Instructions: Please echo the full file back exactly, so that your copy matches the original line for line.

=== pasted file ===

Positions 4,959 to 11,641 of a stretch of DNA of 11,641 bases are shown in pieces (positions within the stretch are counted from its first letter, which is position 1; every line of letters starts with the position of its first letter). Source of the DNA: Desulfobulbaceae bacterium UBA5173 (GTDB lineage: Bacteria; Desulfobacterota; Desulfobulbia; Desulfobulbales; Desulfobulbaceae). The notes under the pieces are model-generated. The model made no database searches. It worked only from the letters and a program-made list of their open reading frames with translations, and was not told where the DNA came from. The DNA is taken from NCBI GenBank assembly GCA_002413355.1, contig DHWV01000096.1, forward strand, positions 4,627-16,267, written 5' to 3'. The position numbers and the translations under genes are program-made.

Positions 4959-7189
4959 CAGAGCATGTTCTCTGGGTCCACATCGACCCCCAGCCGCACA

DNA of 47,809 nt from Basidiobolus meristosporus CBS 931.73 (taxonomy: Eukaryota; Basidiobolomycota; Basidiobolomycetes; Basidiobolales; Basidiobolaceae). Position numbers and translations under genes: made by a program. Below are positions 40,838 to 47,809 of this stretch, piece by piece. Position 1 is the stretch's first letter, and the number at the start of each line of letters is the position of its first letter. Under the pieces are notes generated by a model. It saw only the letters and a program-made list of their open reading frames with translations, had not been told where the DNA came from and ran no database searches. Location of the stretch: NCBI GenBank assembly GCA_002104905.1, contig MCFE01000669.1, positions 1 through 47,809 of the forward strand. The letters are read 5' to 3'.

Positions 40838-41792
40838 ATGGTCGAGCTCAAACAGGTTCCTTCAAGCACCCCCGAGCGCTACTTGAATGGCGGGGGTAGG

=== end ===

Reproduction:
Positions 4,959 to 11,641 of a stretch of DNA of 11,641 bases are shown in pieces (positions within the stretch are counted from its first letter, which is position 1; every line of letters starts with the position of its first letter). Source of the DNA: Desulfobulbaceae bacterium UBA5173 (GTDB lineage: Bacteria; Desulfobacterota; Desulfobulbia; Desulfobulbales; Desulfobulbaceae). The notes under the pieces are model-generated. The model made no database searches. It worked only from the letters and a program-made list of their open reading frames with translations, and was not told where the DNA came from. The DNA is taken from NCBI GenBank assembly GCA_002413355.1, contig DHWV01000096.1, forward strand, positions 4,627-16,267, written 5' to 3'. The position numbers and the translations under genes are program-made.

Positions 4959-7189
4959 CAGAGCATGTTCTCTGGGTCCACATCGACCCCCAGCCGCACA

DNA of 47,809 nt from Basidiobolus meristosporus CBS 931.73 (taxonomy: Eukaryota; Basidiobolomycota; Basidiobolomycetes; Basidiobolales; Basidiobolaceae). Position numbers and translations under genes: made by a program. Below are positions 40,838 to 47,809 of this stretch, piece by piece. Position 1 is the stretch's first letter, and the number at the start of each line of letters is the position of its first letter. Under the pieces are notes generated by a model. It saw only the letters and a program-made list of their open reading frames with translations, had not been told where the DNA came from and ran no database searches. Location of the stretch: NCBI GenBank assembly GCA_002104905.1, contig MCFE01000669.1, positions 1 through 47,809 of the forward strand. The letters are read 5' to 3'.

Positions 40838-41792
40838 ATGGTCGAGCTCAAACAGGTTCCTTCAAGCACCCCCGAGCGCTACTTGAATGGCGGGGGTAGG